Re: A not so good comparison of MVCC implementations

From: Stephen Frost
Subject: Re: A not so good comparison of MVCC implementations
Date: ,
Msg-id: 20180126122251.GE2416@tamriel.snowman.net
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In response to: A not so good comparison of MVCC implementations  (Thomas Kellerer)
Responses: Re: A not so good comparison of MVCC implementations  (Robert Haas)
List: pgsql-advocacy

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A not so good comparison of MVCC implementations  (Thomas Kellerer, )
 Re: A not so good comparison of MVCC implementations  (Stephen Frost, )
  Re: A not so good comparison of MVCC implementations  (Robert Haas, )
   Re: A not so good comparison of MVCC implementations  (Christophe Pettus, )
   Re: A not so good comparison of MVCC implementations  ("Jonathan S. Katz", )
    Re: A not so good comparison of MVCC implementations  (Robert Haas, )
     Re: A not so good comparison of MVCC implementations  ("Jonathan S. Katz", )
      Re: A not so good comparison of MVCC implementations  (Michael Paquier, )

Greetings,

* Thomas Kellerer () wrote:
> https://dzone.com/articles/database-design-decisions-for-multi-version-concur
>
> That doesn't make Postgres look particular well

While interesting, if I'm following the paper correctly, they didn't
actually test *Postgres*, they tested their own implementation of how PG
works using "Peloton".  They also, apparently, discounted latency pretty
heavily given that their graph shows their "PG" implementation having
the lowest latency of all of the options.  If my reading is correct and
they didn't actually test these systems but just their own
implementation then it strikes me that this paper and those graphs are
particularly disingenuous and throw around these product names
specifically to try and garner attention.  The findings in the paper may
still be useful, of course, but it's unclear how much real-world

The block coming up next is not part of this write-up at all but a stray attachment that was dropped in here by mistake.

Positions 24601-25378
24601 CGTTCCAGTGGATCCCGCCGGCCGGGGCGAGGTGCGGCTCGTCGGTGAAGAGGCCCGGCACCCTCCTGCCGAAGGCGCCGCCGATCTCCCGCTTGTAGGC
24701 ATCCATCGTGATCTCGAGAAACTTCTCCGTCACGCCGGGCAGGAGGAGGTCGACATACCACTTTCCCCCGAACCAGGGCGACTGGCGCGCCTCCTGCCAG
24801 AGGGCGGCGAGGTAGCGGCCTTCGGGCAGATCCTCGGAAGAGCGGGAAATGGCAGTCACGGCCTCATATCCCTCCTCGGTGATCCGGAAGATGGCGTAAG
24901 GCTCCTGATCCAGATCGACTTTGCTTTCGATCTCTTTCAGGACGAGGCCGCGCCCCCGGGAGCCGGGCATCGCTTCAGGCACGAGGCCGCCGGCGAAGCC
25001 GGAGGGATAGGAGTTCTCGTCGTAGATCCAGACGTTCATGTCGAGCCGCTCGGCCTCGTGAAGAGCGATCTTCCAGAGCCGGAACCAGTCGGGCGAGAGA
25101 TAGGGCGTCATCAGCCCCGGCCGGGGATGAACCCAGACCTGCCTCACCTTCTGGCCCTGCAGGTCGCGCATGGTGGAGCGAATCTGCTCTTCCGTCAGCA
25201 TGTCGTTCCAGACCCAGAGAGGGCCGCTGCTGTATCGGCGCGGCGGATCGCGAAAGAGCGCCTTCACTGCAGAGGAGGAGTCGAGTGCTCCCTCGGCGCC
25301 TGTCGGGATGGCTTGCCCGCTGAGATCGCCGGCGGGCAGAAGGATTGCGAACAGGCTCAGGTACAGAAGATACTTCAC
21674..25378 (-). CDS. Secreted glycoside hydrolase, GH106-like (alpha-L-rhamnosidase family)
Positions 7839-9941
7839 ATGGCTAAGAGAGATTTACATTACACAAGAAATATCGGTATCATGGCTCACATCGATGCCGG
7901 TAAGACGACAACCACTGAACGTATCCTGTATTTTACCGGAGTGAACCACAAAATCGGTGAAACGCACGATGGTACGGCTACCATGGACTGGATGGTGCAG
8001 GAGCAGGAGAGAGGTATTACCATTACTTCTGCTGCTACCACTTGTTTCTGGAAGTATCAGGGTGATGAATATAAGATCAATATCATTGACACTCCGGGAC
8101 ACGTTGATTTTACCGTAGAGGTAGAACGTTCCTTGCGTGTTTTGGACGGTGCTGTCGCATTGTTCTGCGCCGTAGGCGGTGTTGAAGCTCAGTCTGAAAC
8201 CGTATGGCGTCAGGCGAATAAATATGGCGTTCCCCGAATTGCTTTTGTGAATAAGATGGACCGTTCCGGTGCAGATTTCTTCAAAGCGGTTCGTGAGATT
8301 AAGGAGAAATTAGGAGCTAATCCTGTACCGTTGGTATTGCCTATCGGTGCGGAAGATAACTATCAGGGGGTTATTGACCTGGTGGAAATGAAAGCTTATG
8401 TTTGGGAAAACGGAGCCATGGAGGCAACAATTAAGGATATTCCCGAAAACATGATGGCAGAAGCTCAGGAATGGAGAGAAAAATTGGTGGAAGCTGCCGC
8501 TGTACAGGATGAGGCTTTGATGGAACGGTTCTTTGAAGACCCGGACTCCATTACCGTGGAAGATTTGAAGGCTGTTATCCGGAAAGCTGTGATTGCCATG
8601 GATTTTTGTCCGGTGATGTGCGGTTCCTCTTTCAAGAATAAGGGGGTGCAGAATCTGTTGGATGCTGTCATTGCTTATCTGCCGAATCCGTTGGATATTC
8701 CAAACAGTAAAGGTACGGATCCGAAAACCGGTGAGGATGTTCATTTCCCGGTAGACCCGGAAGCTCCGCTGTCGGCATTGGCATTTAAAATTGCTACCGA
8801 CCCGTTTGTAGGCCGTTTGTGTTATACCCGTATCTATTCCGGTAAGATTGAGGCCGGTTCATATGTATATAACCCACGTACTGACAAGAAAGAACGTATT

implication they have for users of the different products and if one
product would work better for a given user or workload than another.

One thing mentioned is the idea, again, of having indexes which include
the primary key of the table (a logical ID instead of the physical tuple
location) which has been discussed and patches proposed for.  That
seemed to be combined with the idea of flipping HOT chains to have the
latest version first instead of last in the chain.  Using logical IDs
instead of physical ones can reduce the updates required for indexes on
tables which have more than just the primary key and where the primary
key only rarely changes, since that ends up becoming more expensive.  Of
course, that also means that double-lookups are required when using
those non-primary-key indexes, which may explain the higher latency seen
in the approaches tested which use that.

This was just a quick review of the paper and article, just to be clear,
but it doesn't strike me as particularly concerning.  Unsurprisingly,
there are lots of trade-offs to be made and we continue to look at
ways to make PostgreSQL more flexible to allow users to choose which
trade-offs work best for their workload.

Thanks!

Stephen

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